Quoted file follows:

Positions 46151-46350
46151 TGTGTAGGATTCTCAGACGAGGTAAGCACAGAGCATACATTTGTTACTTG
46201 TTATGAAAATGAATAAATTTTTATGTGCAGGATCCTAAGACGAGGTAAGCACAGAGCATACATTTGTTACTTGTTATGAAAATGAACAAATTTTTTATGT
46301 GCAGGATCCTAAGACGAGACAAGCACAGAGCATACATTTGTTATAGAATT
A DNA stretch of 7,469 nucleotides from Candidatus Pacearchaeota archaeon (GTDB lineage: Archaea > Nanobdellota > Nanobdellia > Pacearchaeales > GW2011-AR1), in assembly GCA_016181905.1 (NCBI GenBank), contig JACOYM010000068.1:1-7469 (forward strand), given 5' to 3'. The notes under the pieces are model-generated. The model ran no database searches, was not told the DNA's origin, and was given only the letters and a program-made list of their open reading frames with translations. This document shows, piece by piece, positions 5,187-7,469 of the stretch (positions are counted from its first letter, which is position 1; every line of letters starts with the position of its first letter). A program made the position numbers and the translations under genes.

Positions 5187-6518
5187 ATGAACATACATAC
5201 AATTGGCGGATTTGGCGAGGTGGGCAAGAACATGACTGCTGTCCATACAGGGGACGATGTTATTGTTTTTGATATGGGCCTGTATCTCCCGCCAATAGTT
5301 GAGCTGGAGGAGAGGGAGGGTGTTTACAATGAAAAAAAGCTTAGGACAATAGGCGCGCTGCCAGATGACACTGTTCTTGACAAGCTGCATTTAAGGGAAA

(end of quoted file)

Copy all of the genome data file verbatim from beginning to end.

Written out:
Positions 46151-46350
46151 TGTGTAGGATTCTCAGACGAGGTAAGCACAGAGCATACATTTGTTACTTG
46201 TTATGAAAATGAATAAATTTTTATGTGCAGGATCCTAAGACGAGGTAAGCACAGAGCATACATTTGTTACTTGTTATGAAAATGAACAAATTTTTTATGT
46301 GCAGGATCCTAAGACGAGACAAGCACAGAGCATACATTTGTTATAGAATT
A DNA stretch of 7,469 nucleotides from Candidatus Pacearchaeota archaeon (GTDB lineage: Archaea > Nanobdellota > Nanobdellia > Pacearchaeales > GW2011-AR1), in assembly GCA_016181905.1 (NCBI GenBank), contig JACOYM010000068.1:1-7469 (forward strand), given 5' to 3'. The notes under the pieces are model-generated. The model ran no database searches, was not told the DNA's origin, and was given only the letters and a program-made list of their open reading frames with translations. This document shows, piece by piece, positions 5,187-7,469 of the stretch (positions are counted from its first letter, which is position 1; every line of letters starts with the position of its first letter). A program made the position numbers and the translations under genes.

Positions 5187-6518
5187 ATGAACATACATAC
5201 AATTGGCGGATTTGGCGAGGTGGGCAAGAACATGACTGCTGTCCATACAGGGGACGATGTTATTGTTTTTGATATGGGCCTGTATCTCCCGCCAATAGTT
5301 GAGCTGGAGGAGAGGGAGGGTGTTTACAATGAAAAAAAGCTTAGGACAATAGGCGCGCTGCCAGATGACACTGTTCTTGACAAGCTGCATTTAAGGGAAA